Why climate education? Because it’s even more interesting than molecular biology

#ClimateEdNowMany years ago, when one of my kids was taking 9th-grade biology, I asked him what they had covered in class that day. “DNA replication,” he replied, sullenly. “So boring!”

“Oh my God, you’re kidding me!” I cried. “Boring? It’s completely amazing! Think about it! There’s like a 10-foot-long string of DNA in every single one of your cells, rolled up into a tight little ball, and every time you need a new cell, all that DNA has to be systematically unraveled and copied, then the new copy has to get separated from the original and moved into the newly forming cell. And the DNA isn’t just one string! It’s two strings, wound around each other! It’s a dang miracle it works at all, much less thousands of times a day, right inside your own body! It’s happening right now! It’s not boring at all!!!”

Okay, so maybe every little detail of that explanation isn’t exactly right, but this was an emergency! DNA replication, boring? Perish the thought. And I didn’t even bring up the prediction, then detection, of Okazaki fragments. So cool. Definitely not boring.

As far as I am concerned, science education should never be boring. But even before we get to boring, it definitely should never be wrong. That’s why I’m so passionate about NCSE’s mission — to ensure that evolution and climate change are taught accurately in every science classroom in the U.S. Surveys, including NCSE’s own national surveys, have shown that many, many U.S. public school science teachers are passing on mixed messages, or worse, flat-out falsehoods about the reality of climate change and human responsibility for it. We at NCSE and our partner teachers are doing everything we can to solve this crucial problem, including designing our own curriculum that addresses head-on the misconceptions that years of deliberate misinformation have sown among teachers, students, and community members.

So correcting misinformation is one reason that climate education is particularly urgent. The other essays in this series discuss many other reasons that students need and deserve to receive a thorough and honest education in how our climate is changing and what we can do about it. Their futures depend on it. Climate education also offers a sterling opportunity to teach students critical thinking skills about what, and whom, to believe and why, and how to recognize and resist misinformation and disinformation.

As far as I am concerned, science education should never be boring. But even before we get to boring, it definitely should never be wrong.

I think, though, that there are two more slightly less existential, but still important, reasons that climate education deserves special emphasis.

First, as you might have noticed in my little rant about DNA replication, I think that students will find science exciting when they realize that what initially seems like some random scientific phenomenon turns out to be directly relevant to them — it’s happening in their own bodies, say, or it affects their own future. Suddenly science stops being some abstract set of disconnected facts and becomes something worth learning. And that recognition tends to be contagious. Once a student realizes that one kind of science is actually kind of cool and interesting, other kinds of science tend to become more engaging, too.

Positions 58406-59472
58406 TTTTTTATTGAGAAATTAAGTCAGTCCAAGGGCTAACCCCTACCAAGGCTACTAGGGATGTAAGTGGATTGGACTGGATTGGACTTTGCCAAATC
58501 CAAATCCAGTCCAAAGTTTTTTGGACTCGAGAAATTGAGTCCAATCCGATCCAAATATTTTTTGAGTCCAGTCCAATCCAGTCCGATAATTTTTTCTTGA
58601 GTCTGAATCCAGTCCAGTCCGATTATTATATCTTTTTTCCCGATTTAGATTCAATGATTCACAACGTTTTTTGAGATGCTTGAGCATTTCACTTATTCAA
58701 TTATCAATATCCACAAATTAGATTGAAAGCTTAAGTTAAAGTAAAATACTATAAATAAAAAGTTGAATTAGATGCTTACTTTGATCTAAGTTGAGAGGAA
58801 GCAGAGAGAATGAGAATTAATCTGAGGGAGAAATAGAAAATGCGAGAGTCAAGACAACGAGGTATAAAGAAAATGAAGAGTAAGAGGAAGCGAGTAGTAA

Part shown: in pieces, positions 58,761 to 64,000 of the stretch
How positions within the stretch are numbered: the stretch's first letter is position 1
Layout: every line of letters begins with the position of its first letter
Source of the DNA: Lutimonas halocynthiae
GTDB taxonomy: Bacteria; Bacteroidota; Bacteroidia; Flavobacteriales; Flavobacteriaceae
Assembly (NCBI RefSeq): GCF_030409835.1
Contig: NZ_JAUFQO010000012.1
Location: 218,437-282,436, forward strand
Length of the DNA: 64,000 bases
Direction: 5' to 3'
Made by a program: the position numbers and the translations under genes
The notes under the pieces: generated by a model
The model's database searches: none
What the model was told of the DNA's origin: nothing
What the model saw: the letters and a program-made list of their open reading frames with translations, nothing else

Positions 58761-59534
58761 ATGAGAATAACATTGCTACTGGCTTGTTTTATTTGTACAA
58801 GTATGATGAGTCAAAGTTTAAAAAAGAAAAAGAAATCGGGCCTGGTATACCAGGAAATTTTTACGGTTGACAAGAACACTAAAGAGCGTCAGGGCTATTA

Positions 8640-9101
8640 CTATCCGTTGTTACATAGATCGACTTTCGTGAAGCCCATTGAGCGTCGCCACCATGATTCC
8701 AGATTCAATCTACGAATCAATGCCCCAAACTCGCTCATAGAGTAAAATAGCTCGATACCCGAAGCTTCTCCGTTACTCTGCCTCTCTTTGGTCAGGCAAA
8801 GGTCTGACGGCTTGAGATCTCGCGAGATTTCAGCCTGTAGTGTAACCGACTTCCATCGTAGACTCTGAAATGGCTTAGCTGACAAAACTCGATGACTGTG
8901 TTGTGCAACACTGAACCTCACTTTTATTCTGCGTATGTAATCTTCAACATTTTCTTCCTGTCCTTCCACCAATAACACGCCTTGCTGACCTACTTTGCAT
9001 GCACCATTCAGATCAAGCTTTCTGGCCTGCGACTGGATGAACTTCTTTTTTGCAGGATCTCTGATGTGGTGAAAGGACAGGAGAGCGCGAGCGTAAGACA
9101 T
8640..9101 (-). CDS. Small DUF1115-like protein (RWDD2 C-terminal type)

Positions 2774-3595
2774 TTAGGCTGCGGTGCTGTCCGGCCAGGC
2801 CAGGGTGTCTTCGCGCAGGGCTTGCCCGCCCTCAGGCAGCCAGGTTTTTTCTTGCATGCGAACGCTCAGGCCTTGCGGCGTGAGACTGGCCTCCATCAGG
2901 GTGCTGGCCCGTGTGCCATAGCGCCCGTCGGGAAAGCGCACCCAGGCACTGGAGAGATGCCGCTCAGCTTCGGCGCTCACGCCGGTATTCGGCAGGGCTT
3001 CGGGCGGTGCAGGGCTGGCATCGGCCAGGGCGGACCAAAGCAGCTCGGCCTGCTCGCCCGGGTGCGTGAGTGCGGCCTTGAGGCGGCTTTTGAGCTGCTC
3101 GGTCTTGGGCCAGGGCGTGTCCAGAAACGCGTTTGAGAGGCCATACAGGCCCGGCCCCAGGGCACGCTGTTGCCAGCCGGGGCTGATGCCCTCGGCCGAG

And holy guacamole, what could be more relevant and personally impactful than the future of the planet? What students will not want to know what will happen in their own communities, and what they can do to help prevent or prepare for possible harm? Climate is inherently relatable — we all live in it, day in and day out, after all — and learning how scientists study it and learn to predict how it will change over time should be something that almost all students will be interested in. I love molecular biology,but I’m willing to concede that climate is probably more immediately interesting to most students than DNA replication.

So there’s the possibility that climate change will be a sort of gateway drug to being interested in science in general. And second?

Second is the fact that climate science intersects with so many critically important societal issues. Again, when students realize that understanding an area of science is really important to making decisions that they care about, learning about it becomes essential to them, not dull. If you care about the issues presented by genetic engineering, cloning, or even mRNA vaccines, you will find that understanding a little molecular biology is the only way you’re going to be able to contribute to a discussion of the best way forward for our society. And when it comes to climate change, even more ethical and moral decisions will have to be taken: What are our individual responsibilities? What needs to happen at the community, state, national, and global levels? When there are costs and consequences, who should bear them, and who should decide?

These are not questions that can be addressed in the science classroom alone; students will also need to learn about history, economics, political science, sociology and more to be the prepared citizens we will need them to be for the tough decisions ahead. But if they don’t understand the science, and if they don’t learn about the scale and urgency of climate change in their science classrooms, they will not be prepared to engage in these profound discussions as members of their communities grounded in evidence and a deep understanding of how science works.

Read other essays from our #ClimateEdNow series.

NCSE Executive Director Ann Reid
Short Bio

Ann Reid is a former Executive Director of NCSE.